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Negotiating in the Netherlands

By Hannah Jacobs, marketing and communications intern
TorreyMUN traveled to The Hague to create resolutions for real-world problems.

In early 2020, 12 members of the Torrey Model United Nations (TorreyMUN) team traveled to the Netherlands for the most prestigious Model UN conference in the world: The Hague International Model United Nations (THIMUN).

The Hague, Netherlands—a major international center for law and politics, the seat of the Dutch government and home to the Dutch royal family—is the perfect backdrop for THIMUN. THIMUN is a five-day simulation of the United Nations, where participants discuss, debate, negotiate and create resolutions for real-world problems with more than 3,000 students from 200 schools and 100 countries. The overarching conference theme was “Securing Democracy: Every Vote Matters.” TorreyMUN represented the country of Liberia by taking part in discussions of important world problems, such as the Hong Kong protests and maternal health.

THIMUN isn’t merely a simulation. When a resolution passes at THIMUN, it is sent directly to the United Nations to be considered for discussion. TorreyMUN team members showed who they are, what they know, and offered solutions to important world problems by successfully passing multiple resolutions.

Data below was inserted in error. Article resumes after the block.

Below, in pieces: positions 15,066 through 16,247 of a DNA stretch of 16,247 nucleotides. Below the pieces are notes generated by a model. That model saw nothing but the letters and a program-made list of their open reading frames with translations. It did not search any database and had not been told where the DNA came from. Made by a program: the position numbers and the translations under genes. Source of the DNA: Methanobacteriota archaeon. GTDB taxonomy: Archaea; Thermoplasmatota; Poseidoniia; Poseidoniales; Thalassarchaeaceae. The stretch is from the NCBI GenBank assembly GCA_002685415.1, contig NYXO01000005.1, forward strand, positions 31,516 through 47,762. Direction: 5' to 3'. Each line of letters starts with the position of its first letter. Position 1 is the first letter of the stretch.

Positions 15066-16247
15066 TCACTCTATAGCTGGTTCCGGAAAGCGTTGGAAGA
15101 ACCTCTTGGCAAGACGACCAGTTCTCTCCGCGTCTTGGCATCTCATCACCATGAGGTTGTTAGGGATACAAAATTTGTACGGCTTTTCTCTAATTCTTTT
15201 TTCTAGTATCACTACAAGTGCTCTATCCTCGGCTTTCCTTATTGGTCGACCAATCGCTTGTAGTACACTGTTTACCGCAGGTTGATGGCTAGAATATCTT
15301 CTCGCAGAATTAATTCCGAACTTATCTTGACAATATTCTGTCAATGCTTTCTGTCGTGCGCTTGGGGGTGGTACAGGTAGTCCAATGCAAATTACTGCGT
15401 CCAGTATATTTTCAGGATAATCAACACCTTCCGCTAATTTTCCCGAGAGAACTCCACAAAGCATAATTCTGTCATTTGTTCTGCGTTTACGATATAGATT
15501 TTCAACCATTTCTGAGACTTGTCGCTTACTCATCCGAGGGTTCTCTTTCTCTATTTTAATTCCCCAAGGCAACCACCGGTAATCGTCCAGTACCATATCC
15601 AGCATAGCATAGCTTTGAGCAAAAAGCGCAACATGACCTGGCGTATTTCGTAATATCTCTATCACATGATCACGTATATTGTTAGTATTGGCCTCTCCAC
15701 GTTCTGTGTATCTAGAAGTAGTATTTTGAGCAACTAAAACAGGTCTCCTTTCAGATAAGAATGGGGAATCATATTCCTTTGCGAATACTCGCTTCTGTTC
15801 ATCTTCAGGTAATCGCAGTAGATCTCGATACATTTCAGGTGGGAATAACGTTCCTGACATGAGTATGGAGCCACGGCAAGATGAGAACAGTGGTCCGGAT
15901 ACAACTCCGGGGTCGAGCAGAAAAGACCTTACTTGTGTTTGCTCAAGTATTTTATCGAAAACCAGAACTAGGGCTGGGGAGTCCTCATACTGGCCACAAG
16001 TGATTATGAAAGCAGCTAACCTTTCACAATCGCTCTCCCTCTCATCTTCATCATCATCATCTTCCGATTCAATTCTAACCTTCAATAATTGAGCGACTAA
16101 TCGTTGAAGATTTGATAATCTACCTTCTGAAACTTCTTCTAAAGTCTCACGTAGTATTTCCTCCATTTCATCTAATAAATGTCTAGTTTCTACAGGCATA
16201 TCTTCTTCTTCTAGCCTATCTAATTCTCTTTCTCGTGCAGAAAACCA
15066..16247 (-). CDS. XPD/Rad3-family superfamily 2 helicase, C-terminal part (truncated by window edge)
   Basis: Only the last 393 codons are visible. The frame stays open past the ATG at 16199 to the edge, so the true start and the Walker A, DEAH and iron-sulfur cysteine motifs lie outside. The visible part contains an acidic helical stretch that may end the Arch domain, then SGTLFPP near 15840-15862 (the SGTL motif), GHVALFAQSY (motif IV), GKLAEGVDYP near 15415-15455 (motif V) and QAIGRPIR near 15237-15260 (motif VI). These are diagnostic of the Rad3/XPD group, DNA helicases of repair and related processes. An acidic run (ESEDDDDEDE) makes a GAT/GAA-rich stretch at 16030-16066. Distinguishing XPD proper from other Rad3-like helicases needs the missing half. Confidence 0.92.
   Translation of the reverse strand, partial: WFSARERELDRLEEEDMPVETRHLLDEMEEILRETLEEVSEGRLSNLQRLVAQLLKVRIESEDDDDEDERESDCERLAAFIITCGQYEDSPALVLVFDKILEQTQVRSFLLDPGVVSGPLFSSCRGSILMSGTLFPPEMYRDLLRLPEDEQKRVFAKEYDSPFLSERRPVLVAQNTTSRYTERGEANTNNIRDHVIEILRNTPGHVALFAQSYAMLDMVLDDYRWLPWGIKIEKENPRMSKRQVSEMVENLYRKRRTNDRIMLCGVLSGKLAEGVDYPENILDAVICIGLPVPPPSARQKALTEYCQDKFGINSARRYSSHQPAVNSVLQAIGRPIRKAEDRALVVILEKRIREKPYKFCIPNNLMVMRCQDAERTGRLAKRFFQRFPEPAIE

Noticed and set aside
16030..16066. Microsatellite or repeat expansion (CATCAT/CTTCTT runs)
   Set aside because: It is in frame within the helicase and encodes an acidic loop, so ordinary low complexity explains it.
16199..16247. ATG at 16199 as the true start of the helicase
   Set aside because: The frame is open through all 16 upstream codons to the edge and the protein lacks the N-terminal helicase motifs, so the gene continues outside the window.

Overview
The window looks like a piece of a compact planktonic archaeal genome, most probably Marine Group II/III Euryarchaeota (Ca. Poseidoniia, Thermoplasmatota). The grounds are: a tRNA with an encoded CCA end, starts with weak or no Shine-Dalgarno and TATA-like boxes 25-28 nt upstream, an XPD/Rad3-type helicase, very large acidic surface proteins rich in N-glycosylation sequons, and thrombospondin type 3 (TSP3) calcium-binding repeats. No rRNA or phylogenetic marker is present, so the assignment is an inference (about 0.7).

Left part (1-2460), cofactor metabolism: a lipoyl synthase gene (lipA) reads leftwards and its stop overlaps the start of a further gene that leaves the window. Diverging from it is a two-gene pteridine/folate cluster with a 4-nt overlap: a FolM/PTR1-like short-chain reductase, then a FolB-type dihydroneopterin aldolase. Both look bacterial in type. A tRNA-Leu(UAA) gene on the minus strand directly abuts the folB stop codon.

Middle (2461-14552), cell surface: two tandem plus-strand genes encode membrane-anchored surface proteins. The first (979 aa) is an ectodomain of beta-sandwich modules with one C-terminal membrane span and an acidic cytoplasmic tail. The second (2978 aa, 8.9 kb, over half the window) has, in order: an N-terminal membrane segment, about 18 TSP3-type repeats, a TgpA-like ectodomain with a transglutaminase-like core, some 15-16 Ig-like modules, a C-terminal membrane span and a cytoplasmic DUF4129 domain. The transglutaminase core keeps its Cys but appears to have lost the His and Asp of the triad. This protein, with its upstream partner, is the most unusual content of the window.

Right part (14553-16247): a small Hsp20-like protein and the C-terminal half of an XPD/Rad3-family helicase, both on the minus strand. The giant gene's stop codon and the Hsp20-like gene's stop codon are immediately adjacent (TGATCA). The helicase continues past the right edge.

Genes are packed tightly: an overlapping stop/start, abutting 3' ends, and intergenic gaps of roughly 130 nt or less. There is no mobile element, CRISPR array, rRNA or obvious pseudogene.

Attending this conference has been a dream for the team for the past five years, as participation is by invitation only. The 2019–2020 TorreyMUN team has worked extremely hard to make this dream a reality, not only for them but also for every TorreyMUNer who comes after them. Once a school is accepted into THIMUN, they are invited to participate every year thereafter. 

“THIMUN is the most prestigious MUN conference in the world,” says advisor and Upper School humanities educator Fiona Halloran, Ph.D. "To be accepted into its roster of schools required us to demonstrate a sustained, serious commitment to MUN. It was the Class of 2020, who began their MUN careers in the eighth grade, that achieved this goal. They worked for years to practice the skills MUN demands, research global issues and build the team.”

Two students reflected on their experience:

Drew Kagnoff ’23: “One of the most powerful experiences of my life was during our first day in Amsterdam. We had arrived at the Anne Frank Museum, and we were about to begin the tour. We had a 30-minute introduction by a tour guide that left all of us close to tears.” Click here to read Drew’s entire reflection.

Victoria Hu ’20: “Lobbying with students from other countries, I learned more about the different perspectives on the environmental issues in my committee. Strangers are no longer intimidating because we all have the same goal of merging our ideas to a universal resolution. Resisting the idea of sitting back and listening to others, I encouraged myself, again and again, to be confident to use my voice.” Click here to read Victoria’s entire reflection.


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